Even after Gordon decides to hatch a plan with Talla to feign cooperation with Orrin’s plan to draw him out and prove his guilt, he’s clearly torn up about it, trying to give Orrin every possible opportunity to stop. (While the show tries to depict this heel-turn as genuine for a second, it doesn’t totally surprise.) It’s worth it, though, to give Gordon a chance to see that even his goofy, earnest optimism can’t turn someone as hard-wired into hate as Orrin. In the end, all Gordon can do is force Orrin’s hand into detonating the bomb himself, forced to exit the shuttle and tumble through space before the Orville can pick him up.
The episode doesn’t dig too deep into the broader themes behind Orrin’s motivations, but they do speak to the ways in which hate and grievance can calcify in our hearts and minds. For him, the idea of brokering peace with the Krill is a slap in the face to everyone who’s died at their hand; Gordon, meanwhile, sees it as an opportunity to make their deaths mean something. To his credit, Astin plays both sides of the Krill POW with surprising complexity – turning on the charm when he’s around Gordon and the other crew members, but curling his lip into an embittered sneer when the subject of the Krill comes up. He’s a man radicalized into incredible hatred, and he’s compelled to do something violent with it; seeing that fall through the eyes of someone as innocent and sensitive as Gordon makes it feel all the more tragic.
Most refreshingly, Gordon’s journey finds a way to circle back around to his close friendship with Ed, which has often taken a sideline this season in favor of focusing on Ed/Kelly and the other characters. At first, Gordon detects some jealousy from Ed about Gordon reconnecting with a man he’s known even longer and more closely; by episode’s end, Ed even admits it, and it’s for some enlightening reasons. “When I’m sitting in that chair, I’m always wondering, ‘Do I deserve this? Should this be someone else?'” he says. “But I can’t vocalize that to anyone else, because they would lose confidence.” Apart from Kelly – with whom things are “complicated,” he admits – Gordon’s the only one to which he can safely express that doubt.
It’s that sense of impostor syndrome that sets the Orville crew apart from the clean-cut utopians of the USS Enterprise, and what makes Ed and Gordon’s friendship so compelling. They’re two guys who are good at their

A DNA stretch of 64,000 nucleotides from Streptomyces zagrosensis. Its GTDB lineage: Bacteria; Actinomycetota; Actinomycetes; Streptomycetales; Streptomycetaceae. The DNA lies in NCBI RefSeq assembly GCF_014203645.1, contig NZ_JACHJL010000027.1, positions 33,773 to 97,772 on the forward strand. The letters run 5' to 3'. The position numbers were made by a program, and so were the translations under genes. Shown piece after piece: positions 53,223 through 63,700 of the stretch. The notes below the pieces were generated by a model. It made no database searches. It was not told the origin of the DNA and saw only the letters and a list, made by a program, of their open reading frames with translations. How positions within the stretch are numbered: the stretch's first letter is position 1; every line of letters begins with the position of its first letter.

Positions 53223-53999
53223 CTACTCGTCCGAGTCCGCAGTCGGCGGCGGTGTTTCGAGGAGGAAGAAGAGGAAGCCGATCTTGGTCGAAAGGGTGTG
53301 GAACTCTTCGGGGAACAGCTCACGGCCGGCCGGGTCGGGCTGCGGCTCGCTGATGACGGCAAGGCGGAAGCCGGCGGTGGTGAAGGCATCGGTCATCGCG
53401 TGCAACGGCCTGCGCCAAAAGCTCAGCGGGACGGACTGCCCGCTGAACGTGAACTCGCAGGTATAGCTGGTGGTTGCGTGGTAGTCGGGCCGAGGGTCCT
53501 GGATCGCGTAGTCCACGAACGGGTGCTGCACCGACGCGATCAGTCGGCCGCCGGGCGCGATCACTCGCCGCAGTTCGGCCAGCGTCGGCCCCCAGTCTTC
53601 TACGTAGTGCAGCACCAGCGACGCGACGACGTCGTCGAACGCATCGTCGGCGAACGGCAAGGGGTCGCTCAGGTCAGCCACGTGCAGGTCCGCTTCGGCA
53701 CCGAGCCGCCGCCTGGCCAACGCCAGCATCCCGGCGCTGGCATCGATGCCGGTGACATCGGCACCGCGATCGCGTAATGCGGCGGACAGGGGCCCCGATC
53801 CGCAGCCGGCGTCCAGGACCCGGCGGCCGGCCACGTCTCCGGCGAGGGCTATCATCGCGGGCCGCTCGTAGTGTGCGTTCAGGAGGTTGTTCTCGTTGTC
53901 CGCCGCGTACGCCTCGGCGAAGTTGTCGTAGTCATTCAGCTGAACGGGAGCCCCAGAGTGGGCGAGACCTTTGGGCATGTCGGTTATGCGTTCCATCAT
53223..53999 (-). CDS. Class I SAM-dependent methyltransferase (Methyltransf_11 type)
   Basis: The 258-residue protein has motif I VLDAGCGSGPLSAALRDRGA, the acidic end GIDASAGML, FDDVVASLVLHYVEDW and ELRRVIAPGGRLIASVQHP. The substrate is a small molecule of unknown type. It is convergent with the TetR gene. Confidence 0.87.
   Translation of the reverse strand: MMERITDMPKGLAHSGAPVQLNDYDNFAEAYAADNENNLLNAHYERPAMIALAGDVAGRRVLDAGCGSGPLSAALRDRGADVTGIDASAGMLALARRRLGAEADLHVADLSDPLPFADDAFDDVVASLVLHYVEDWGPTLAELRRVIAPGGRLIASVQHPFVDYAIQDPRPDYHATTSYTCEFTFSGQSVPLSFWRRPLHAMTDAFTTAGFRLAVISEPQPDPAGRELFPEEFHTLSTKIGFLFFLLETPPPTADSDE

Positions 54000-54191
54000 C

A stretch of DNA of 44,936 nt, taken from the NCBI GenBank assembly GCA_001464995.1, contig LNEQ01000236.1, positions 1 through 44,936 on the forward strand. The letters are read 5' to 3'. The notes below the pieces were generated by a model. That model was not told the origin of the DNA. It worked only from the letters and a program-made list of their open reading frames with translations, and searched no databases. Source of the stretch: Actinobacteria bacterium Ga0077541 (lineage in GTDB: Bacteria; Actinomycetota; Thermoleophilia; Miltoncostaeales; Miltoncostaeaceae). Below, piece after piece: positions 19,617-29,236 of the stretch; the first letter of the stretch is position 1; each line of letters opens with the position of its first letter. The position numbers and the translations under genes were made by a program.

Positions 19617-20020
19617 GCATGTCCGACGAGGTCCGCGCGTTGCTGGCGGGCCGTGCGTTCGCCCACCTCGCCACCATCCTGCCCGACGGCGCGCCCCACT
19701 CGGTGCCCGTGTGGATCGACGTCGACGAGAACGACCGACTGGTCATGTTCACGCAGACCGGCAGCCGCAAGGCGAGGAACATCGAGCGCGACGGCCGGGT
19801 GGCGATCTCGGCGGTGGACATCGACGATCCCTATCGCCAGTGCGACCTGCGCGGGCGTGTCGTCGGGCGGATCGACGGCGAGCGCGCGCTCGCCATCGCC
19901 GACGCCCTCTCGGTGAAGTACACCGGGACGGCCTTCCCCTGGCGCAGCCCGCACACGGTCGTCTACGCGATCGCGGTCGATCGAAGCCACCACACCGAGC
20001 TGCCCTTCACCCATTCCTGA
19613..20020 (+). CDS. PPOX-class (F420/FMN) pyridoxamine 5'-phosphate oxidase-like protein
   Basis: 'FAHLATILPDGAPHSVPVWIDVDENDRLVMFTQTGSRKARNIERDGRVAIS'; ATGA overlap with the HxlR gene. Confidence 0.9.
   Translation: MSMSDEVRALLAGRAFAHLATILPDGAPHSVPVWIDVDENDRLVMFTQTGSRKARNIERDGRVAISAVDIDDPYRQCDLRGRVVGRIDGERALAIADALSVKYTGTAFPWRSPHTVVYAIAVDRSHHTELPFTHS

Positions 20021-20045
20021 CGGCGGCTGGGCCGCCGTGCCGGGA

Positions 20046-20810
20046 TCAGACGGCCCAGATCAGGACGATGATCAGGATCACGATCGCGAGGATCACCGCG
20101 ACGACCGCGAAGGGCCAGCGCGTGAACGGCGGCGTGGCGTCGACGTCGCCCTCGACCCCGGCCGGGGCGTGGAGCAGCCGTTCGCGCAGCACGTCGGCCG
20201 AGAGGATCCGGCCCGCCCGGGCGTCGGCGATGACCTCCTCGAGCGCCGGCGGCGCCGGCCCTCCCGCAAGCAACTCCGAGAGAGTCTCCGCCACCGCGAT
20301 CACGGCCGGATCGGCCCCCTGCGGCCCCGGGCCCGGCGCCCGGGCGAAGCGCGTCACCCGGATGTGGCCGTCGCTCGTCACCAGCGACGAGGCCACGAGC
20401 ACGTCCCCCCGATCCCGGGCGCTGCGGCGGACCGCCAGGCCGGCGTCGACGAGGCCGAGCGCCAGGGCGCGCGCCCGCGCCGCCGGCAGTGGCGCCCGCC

Yaphit(Norm MacDonald) gets a medal for his heroism in the Battle of the Kaylon! Good for him; he’s earned it.
- What about Leyna? Last we see her, she’s locked up in guest quarters under a force field. What are they going to do with her? I have a sneaking suspicion they’ll just forget about her in the next episode.
- Talla’s also got MVP status this episode, and is quickly rising through the ranks to become one of The Orville‘s stronger ensemble members. Between her guarded interactions with
Orrin,and her heart to heart with Gordon in his quarters over drinks, her headstrong shrewdness is proving to be an incredibly appealing addition to the cast. By now, she’s clearly differentiated herself from the nervous upstart Alara; Talla’s been around the block a few times, and won’t take any crap from anyone. And the way she dispatches Laina is pretty great: “You ever met a Xelayan before?” *lays out Laina in one blow* “…You have now.”
- In sci-fi alum news, the Krill ambassadors are played by John Fleck (from Deep Space Nine, Enterprise and a host of other sci-fi alien roles) and Robin Atkin Downes (Byron from the fifth season of Babylon 5). Fleck’s always been a rather reptilian actor, so his supercilious cadence is right at home with the Krill.
- Dann’s still pretty annoying, but I’m at least down with his idea for Casual Fridays on the Orville.